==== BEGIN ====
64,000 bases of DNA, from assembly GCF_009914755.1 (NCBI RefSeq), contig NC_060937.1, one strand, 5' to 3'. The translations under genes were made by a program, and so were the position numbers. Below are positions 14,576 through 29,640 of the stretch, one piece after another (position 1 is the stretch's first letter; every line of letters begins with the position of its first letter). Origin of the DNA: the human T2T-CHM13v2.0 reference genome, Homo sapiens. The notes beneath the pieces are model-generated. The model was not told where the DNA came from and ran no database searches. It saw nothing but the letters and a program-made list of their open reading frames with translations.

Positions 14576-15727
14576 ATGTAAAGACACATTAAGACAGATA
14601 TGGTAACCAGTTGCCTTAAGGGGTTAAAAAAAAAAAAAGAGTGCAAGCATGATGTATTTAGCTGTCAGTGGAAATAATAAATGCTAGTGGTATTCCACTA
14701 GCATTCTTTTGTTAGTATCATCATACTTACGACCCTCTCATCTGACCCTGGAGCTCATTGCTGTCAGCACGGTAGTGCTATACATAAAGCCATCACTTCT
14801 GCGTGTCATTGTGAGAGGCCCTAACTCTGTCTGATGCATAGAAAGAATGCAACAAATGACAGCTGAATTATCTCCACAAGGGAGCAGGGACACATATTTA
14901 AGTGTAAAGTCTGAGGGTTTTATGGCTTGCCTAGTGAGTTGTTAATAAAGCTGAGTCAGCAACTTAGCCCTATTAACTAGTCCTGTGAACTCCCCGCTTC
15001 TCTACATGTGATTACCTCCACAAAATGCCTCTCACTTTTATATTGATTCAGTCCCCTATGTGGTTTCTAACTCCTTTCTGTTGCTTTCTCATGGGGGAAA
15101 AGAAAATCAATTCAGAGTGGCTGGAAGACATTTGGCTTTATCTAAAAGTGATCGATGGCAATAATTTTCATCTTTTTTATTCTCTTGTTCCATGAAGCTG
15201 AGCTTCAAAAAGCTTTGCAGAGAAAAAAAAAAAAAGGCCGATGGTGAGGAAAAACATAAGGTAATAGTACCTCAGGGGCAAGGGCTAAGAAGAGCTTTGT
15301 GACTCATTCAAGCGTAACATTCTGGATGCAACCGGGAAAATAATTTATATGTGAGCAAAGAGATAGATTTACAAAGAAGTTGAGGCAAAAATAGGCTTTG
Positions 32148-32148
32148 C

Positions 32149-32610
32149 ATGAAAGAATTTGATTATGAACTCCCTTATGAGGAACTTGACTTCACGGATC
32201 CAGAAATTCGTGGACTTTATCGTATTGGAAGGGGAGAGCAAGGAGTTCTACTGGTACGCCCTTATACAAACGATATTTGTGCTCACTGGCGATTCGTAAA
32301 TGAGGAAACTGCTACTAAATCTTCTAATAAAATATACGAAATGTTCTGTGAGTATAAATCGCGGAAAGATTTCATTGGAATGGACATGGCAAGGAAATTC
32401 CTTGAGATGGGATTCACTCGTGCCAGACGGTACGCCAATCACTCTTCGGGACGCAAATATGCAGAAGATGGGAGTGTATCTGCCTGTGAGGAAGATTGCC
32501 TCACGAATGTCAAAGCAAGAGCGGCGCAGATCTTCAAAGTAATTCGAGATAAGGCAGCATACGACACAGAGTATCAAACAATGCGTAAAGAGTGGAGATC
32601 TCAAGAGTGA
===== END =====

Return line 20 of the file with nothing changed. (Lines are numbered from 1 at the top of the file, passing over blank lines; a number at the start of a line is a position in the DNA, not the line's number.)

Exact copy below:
32601 TCAAGAGTGA